“Yes, Carson is the quarterback going forward.” Doug Pederson assertively told reporters in his end-of-season press conference. “And in Nick’s case, listen, we would love to have everybody back throughout the roster. But as I’ve said many, many times, it’s not about one guy. It’s about the team. We’re going to do what’s best for the team.”
No matter how black-and-white that statement seems, the City of Philadelphia has been running wild with ‘Foles magic’. Could a sprinkle of that same dust send Foles to his new destination via trade in exchange for a mix of picks and potential? Will he magically return to the Eagles? Media and fans alike have become besotted with these ideas and in the last seven days, things have snowballed beyond all rationality. The truth is, when it comes to Nick Foles, the hands of Howie Roseman are completely tied. Now before you pick up the pitchforks and tell me about Matt Cassel, franchise tags and the salary cap, let me tell you why.
Let’s start at the beginning. Last offseason, the Eagles wanted to reward the Super Bowl 52 MVP for his incredible performance. This wasn’t easy. It took several restructures from key players including Brandon Brooks and Brent Celek and a heavily incentivized deal. Originally, Foles signed a two-year, $11M contract with the Eagles that featured a $3M signing bonus. The revised contract included $2M up-front and a few million in incentives, which is why Foles was being paid handsomely for those last few games following the injury to Carson Wentz.
Foles needed to play 33% of offensive regular season snaps to gain an incentivized $1M playoff bonus. But after a chest injury in week 17 forced him off the field, he played in 61 of the team’s 71 snaps that day, and 357 of 1,092 on the season. Short by just four snaps, the Eagles still paid him the bonus.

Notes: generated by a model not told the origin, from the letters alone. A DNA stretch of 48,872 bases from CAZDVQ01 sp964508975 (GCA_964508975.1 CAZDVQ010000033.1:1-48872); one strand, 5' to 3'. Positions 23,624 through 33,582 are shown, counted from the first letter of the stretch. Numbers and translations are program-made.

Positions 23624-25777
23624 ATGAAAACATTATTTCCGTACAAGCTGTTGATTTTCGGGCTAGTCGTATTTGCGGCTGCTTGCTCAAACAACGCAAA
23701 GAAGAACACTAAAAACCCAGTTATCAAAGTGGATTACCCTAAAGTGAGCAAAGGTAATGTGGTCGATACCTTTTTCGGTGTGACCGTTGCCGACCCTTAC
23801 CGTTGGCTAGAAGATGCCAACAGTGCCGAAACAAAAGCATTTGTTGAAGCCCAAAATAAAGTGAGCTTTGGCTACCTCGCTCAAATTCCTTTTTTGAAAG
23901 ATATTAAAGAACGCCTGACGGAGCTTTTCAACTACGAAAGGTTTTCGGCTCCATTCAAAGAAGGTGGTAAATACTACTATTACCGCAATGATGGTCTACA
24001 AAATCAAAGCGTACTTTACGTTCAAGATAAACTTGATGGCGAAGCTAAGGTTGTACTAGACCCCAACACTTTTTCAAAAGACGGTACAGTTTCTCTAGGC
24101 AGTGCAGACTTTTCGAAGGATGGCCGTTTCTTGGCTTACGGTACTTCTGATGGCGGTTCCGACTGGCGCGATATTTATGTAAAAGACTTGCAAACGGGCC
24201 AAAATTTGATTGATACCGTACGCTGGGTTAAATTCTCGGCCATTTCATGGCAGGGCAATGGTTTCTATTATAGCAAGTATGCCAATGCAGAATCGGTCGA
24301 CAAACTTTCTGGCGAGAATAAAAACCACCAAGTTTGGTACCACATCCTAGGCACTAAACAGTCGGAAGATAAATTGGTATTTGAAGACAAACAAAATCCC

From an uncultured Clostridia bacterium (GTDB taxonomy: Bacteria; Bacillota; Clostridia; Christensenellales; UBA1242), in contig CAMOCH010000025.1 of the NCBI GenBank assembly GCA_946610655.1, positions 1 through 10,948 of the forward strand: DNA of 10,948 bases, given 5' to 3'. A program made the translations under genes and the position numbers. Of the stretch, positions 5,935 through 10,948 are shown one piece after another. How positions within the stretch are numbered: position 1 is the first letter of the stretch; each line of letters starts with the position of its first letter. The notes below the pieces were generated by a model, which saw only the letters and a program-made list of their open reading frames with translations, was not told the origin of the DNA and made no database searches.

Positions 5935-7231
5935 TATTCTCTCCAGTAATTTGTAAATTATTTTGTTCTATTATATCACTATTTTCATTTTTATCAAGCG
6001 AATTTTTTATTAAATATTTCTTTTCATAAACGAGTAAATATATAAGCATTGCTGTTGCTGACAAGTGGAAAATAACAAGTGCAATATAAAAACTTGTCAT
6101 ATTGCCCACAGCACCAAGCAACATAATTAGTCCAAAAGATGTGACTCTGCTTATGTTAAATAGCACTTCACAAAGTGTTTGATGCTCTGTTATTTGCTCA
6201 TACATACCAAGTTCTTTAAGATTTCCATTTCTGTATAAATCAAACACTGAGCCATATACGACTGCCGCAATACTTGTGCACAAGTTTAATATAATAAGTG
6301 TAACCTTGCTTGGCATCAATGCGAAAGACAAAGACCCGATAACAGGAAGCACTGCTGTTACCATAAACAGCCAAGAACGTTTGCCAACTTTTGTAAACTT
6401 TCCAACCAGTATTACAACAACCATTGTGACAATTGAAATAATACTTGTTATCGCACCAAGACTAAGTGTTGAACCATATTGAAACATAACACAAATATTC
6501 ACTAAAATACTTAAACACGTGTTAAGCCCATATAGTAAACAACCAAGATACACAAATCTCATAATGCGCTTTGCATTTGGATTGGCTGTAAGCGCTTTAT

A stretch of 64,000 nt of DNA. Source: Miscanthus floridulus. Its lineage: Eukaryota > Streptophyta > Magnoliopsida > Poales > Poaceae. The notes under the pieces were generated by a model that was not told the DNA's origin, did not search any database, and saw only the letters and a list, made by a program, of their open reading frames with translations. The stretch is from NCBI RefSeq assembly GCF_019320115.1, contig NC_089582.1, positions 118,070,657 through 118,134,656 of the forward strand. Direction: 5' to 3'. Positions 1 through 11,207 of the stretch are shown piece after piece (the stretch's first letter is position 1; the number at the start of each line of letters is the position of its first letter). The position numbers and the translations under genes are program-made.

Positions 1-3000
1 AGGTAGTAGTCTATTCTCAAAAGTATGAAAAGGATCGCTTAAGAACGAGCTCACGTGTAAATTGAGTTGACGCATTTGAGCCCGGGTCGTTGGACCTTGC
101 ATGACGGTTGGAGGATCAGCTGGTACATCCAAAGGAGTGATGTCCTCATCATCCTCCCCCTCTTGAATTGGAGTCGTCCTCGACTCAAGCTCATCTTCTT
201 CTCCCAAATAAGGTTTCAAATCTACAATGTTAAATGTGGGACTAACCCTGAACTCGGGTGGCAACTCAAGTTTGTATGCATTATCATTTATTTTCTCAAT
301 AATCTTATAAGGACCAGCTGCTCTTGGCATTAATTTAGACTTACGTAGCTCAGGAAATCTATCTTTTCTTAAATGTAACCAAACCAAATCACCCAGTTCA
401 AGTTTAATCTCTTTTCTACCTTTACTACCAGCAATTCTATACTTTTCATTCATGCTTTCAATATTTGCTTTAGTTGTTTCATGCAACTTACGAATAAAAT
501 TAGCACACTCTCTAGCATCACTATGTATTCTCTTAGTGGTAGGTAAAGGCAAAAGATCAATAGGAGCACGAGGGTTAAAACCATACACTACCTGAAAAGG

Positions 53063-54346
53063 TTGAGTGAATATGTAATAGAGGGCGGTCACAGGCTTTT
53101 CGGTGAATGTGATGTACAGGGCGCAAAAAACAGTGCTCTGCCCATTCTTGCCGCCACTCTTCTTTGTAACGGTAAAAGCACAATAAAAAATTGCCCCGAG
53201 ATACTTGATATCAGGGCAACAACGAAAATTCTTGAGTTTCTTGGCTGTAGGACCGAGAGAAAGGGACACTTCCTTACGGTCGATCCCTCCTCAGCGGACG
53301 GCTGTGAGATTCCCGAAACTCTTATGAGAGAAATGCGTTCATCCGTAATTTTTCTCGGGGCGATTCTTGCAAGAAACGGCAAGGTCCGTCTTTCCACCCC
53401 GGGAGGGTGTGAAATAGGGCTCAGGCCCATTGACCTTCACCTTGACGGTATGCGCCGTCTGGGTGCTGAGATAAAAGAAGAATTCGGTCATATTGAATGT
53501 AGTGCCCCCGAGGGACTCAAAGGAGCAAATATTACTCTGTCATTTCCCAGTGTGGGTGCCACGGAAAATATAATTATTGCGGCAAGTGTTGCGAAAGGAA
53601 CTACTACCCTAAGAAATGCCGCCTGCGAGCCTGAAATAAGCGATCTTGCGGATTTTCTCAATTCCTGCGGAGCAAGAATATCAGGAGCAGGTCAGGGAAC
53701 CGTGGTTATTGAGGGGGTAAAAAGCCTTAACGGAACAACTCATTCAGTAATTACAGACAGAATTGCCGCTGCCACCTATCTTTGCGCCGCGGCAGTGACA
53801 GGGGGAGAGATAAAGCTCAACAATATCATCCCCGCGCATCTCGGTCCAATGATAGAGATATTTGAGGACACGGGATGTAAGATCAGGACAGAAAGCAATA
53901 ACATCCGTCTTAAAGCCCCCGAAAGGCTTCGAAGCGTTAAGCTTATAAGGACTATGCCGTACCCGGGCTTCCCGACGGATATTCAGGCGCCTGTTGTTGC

Another key incentive here was the mutual option. The Pro Bowler agreed to a term that allowed the Eagled to pay $20M for his services in 2019 if they wanted to. This would be fully guaranteed by the fifth day of the new league year, but if Foles wanted out of it, he could give back his $2M signing bonus from 2018 and walk into free agency.
This is where the fun begins. If we’re to look at what the future holds for Nick Foles, we first need to gauge the market. Sure, the upcoming free agent class of quarterbacks is hardly dazzling, but the cold hard truth is this. The rest of the NFL isn’t as in love with Nick Foles as the Eagles are. After talking to several sources around the NFL, the consensus seems to be that there’s a concern over what Nick Foles can do outside of the West-Coast system. Sure, that horrific year with the Rams isn’t solely on his shoulders, but his rebound came in Kansas City of all places, under the Head Coach who drafted him.
One source told me ‘What Nick has done in Philadelphia is magical, but if you’re looking to bridge the gap between now and the drafting of his long-term replacement, you’re not exactly playing with House Money.’
Another stated ‘Most teams don’t think he’s going to be anything special outside of Philadelphia. They want Wentz.’
There is bound to be a free agent market for Foles. Headlined by Teddy Bridgewater, Tyrod Taylor and Brock Osweiler, the remaining veterans (Ryan Fitzpatrick, Matt Cassel etc) are likely going to be far cheaper insurance policies. Foles would fit in that first group, but there are so many unknowns.
What’s important to note here is the compensatory pick scenario. If the Eagles let Foles walk and he signs a long-term deal, you’re realistically looking at a 3rd-4th round pick in next year’s Draft. While it’s no immediate compensation, it’s the mid-round assets that have been so valuable to the Eagles in recent years.
One scenario floating around is the idea that the Eagles would trade Foles. For this to happen, the Eagles would need to pick up the $20M option with Foles agreeing to the concept that he’s just going to be traded straight away. Then, you have to take a very appealing asset in one market and make it seem tasteful in another. As another source positioned this, ‘You’re basically taking Range Rover and hoping it appeals to people in a foreign market where the terrain is flat.’